Boswellia serrata and Anogeissus Latifolia gums.
Processing and drying             Grades                                                                Marketing
1. Boswellia serrata The gum      Gum resin is broken into small pieces.                                Main market Sheopur &
oleoresin is stored in baskets,                                                                         Shivpuri, market is steady.
                                  Five grades
lots of guggal are placed one
                                  1 Super fine grade - transparent & white.
over another while sloping on
                                  2 Quality I slightly brownish
one side. Oil starts coming
out. Resin and gum left in the    3 Quality II more brownish and translucent
                                  4 Qualit y III Bro wni sh t o gre en tran sl u cen t an d o pa que.
basket is allowed to dry.
                                  5 Powder-coarse to fine powder
2. Anogeissus latifolia also      The criteria for grading are color & transparency.                    Main      markets      are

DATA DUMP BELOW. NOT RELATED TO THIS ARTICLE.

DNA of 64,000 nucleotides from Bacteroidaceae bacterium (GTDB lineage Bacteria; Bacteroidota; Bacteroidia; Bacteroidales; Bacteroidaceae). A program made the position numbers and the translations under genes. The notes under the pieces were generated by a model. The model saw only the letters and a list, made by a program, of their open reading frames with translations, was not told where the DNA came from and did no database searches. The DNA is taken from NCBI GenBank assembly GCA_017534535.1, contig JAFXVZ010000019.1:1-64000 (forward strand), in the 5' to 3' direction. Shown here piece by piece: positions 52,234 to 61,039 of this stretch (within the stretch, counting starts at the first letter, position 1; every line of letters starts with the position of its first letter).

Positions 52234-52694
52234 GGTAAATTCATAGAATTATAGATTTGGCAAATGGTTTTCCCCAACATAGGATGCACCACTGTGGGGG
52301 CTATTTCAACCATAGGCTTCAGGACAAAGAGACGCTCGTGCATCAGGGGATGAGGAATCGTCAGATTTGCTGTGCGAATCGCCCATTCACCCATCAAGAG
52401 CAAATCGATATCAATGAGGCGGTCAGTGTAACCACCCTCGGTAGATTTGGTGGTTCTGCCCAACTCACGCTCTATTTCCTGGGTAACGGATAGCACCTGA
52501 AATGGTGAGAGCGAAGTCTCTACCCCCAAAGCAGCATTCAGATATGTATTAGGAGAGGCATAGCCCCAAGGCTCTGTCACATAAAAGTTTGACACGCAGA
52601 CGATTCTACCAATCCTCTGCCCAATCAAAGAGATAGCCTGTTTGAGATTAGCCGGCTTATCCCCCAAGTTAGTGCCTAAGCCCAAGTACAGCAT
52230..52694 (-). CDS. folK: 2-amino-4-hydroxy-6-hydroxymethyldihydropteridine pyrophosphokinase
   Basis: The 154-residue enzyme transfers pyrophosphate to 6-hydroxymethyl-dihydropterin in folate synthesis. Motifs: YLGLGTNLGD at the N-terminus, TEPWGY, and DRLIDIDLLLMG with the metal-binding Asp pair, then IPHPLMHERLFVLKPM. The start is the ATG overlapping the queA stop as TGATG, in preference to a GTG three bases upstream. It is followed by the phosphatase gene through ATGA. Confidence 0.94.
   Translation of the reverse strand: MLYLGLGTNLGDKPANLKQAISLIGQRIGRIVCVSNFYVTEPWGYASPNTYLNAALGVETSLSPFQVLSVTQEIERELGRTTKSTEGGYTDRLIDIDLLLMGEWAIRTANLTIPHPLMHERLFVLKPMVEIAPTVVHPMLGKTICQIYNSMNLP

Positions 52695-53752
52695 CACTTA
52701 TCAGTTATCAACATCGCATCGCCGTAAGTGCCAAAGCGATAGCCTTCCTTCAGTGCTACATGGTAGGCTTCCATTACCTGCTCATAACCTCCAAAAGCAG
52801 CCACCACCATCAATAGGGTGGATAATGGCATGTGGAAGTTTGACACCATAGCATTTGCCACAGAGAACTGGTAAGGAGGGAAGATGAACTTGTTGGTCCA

known as Ghatti gum or            The color varies from whitish to amber.                               Shivpuri,        Sheopur,
Dhaora gum. The tears are         Four grades                                                           Burhanpur and Khandwa.
collected and sold to local       1 Grade I- Sev                                                        The market is buoyant.
traders. The traders get the      2 Grade II- White
gums      sorted,   removing      3 Grade III- samudha
impurities.                       4 Grade IV- siftings

As per the research findings of Dr. Rekha, 3 Blazes per tree yields best result. Blaze in south
direction is better. Red-barked trees yield more gum. Higher girth class trees yield more. And
the size of the blaze should be 10 cms (horizontal) X 4 cms (vertical) in a matured tree and
the period of gum collection is November to June.